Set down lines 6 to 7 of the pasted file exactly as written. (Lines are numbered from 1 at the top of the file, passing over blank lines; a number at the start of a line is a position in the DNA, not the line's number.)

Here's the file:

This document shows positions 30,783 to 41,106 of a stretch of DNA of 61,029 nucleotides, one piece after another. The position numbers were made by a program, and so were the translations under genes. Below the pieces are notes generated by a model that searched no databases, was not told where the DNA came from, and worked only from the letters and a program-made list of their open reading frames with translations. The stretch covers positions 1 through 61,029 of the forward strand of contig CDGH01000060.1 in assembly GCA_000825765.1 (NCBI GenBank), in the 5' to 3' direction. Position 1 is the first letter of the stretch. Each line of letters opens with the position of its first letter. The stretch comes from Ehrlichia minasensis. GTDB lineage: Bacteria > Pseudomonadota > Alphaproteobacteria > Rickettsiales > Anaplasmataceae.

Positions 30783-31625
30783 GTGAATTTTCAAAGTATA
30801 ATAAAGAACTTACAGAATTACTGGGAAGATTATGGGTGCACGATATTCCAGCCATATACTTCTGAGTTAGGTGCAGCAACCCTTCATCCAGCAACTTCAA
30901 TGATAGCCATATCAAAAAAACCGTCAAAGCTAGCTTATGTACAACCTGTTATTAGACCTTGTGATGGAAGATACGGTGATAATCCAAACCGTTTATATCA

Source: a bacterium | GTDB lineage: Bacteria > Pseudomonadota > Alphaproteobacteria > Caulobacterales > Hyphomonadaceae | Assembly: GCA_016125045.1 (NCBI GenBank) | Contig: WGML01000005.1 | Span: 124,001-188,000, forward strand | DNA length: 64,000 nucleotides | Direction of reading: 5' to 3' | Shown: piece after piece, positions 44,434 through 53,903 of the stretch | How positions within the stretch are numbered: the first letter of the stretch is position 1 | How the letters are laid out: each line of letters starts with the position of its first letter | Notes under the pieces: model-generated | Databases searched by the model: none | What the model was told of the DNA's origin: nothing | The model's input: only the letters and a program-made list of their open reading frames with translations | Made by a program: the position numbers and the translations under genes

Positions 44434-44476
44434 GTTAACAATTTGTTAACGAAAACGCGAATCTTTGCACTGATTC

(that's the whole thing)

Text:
Source: a bacterium | GTDB lineage: Bacteria > Pseudomonadota > Alphaproteobacteria > Caulobacterales > Hyphomonadaceae | Assembly: GCA_016125045.1 (NCBI GenBank) | Contig: WGML01000005.1 | Span: 124,001-188,000, forward strand | DNA length: 64,000 nucleotides | Direction of reading: 5' to 3' | Shown: piece after piece, positions 44,434 through 53,903 of the stretch | How positions within the stretch are numbered: the first letter of the stretch is position 1 | How the letters are laid out: each line of letters starts with the position of its first letter | Notes under the pieces: model-generated | Databases searched by the model: none | What the model was told of the DNA's origin: nothing | The model's input: only the letters and a program-made list of their open reading frames with translations | Made by a program: the position numbers and the translations under genes

Positions 44434-44476